. . And: ‘In no-transaction mortgage lending cases it has been the practice since Baxter v Gapp [1939] 2 AER 752 to award the lender the net loss sustained as a result of entering into the transaction, which may be expressed as the difference between what the lender advanced and what the lender would have advanced if properly advised (which is always nil). Thus related expenses of sale and realisation less sums recovered. … Should a rise in the market have contributed to [a full recovery] then, as in the successful transaction case, that contribution will not be ignored so as to treat the lender as sustaining a financial loss which in fact he has not sustained. If in such a case a fall in the property market between the date of the transaction and the date of realisation contributes to the lender’s overall loss sustained as a result of entering into the transaction, it would seem to us, on a straight forward application of the restitutionary principle, that the lender should be entitled to recover that element of his loss against the negligent party.’
. . And :’Where a buyer is claiming damages for negligence in a successful transaction case the diminution in value rule ordinarily provides an adequate measure of the buyers loss. As the cases show, to award, for example, the full cost of repairs will usually lead to over-compensation. This assessment will ordinarily be made as at the date of breach, for there is no other appropriate date. The same rule will usually be applied where the buyer decides to keep the property with knowledge of its defective condition or over-valuation even if, with that knowledge, he would not have bought in the first place. In such a case no account is taken of later fluctuations in the market, for he remains the owner of the property as a result of his own independent decision and not of the negligence of the valuer or surveyor.’
This case cites:

(This list may be incomplete)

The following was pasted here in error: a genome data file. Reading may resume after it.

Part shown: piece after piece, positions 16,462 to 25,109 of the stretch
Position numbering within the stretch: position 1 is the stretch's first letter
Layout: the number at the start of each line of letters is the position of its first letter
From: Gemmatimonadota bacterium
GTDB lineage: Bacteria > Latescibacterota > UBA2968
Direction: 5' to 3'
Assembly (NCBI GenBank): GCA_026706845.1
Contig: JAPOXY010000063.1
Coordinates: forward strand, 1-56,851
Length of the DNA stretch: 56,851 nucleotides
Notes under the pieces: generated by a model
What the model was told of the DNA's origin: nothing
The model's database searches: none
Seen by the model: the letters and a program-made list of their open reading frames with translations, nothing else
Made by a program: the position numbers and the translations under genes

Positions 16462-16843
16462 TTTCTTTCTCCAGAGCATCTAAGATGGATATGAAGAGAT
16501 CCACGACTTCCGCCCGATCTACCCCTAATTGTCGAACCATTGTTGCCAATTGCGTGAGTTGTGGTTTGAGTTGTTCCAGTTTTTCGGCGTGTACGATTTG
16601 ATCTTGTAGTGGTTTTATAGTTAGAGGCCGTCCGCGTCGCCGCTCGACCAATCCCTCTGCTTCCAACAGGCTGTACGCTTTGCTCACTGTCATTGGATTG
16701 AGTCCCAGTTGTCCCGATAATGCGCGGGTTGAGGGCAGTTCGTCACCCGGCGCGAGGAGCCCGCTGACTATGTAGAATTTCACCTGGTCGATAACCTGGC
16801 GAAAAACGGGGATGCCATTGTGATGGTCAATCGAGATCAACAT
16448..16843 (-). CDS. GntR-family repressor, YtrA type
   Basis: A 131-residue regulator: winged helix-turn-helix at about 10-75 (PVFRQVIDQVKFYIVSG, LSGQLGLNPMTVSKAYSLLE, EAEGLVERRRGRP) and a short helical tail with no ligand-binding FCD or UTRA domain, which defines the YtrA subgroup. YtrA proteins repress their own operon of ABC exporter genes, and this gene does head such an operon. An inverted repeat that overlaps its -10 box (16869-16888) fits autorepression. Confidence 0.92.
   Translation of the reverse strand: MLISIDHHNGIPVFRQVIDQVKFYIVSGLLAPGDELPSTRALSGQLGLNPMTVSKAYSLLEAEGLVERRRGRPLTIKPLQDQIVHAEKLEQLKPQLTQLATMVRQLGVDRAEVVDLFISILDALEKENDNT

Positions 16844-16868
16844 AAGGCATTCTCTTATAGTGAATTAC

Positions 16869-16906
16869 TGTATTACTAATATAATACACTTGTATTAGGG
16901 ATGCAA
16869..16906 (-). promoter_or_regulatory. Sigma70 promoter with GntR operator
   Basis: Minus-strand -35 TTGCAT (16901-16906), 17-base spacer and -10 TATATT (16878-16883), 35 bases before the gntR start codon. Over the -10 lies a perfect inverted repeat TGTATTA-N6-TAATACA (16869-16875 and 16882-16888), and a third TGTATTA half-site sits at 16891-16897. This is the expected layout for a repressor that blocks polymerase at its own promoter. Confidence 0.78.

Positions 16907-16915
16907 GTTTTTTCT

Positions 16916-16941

This case is cited by:

  • Appeal from – South Australia Asset Management Corporation v York Montague Ltd etc HL (Gazette 04-Sep-96, Times 24-Jun-96, [1997] AC 191, [1996] PNLR 455, [1996] 27 EG 125, [1996] 3 WLR 87, Bailii, [1996] UKHL 10, [1996] 3 All ER 365, [1996] 2 EGLR 93, 80 BLR 1, [1996] 5 Bank LR 211, [1996] CLC 1179, [1996] 50 Con LR 153)
    Damages for negligent valuations are limited to the foreseeable consequences of advice, and do not include losses arising from a general fall in values. Valuation is seldom an exact science, and within a band of figures valuers may differ without . .
  • Cited – Paterson and Another v Humberside County Council QBD (Times 19-Apr-95, [1995] CLY 3661, [1996] Const LJ 64)
    A local authority was liable for nuisance for damage (cracks to house) caused by tree roots once it could be shown that it knew of the soil condition, by virtue of the council’s own warnings to residents of the danger in the area meant that the . .
  • Cited – Helmsley Acceptances Ltd v Hampton CA (Bailii, [2010] EWCA Civ 356)
    The claimant lender sought damages from an allegedly negligent valuation by the defendant. It had syndicated its loan, and the defendant now argued that it could only claim for that part of the loan for which it retained ownership.
    Held: The . .
  • Cited – Downs and Another v Chappell and Another CA (Bailii, [1996] EWCA Civ 1358, [1996] 3 All ER 344, [1996] CLC 1492, [1997] 1 WLR 426)
    The plaintiffs had suceeded in variously establishing claims in deceit and negligence, but now appealed against the finding that no damages had flowed from the wrongs. They had been sold a business on the basis of incorrect figures.
    Held: . .

(This list may be incomplete)

Last Update: 31 July 2018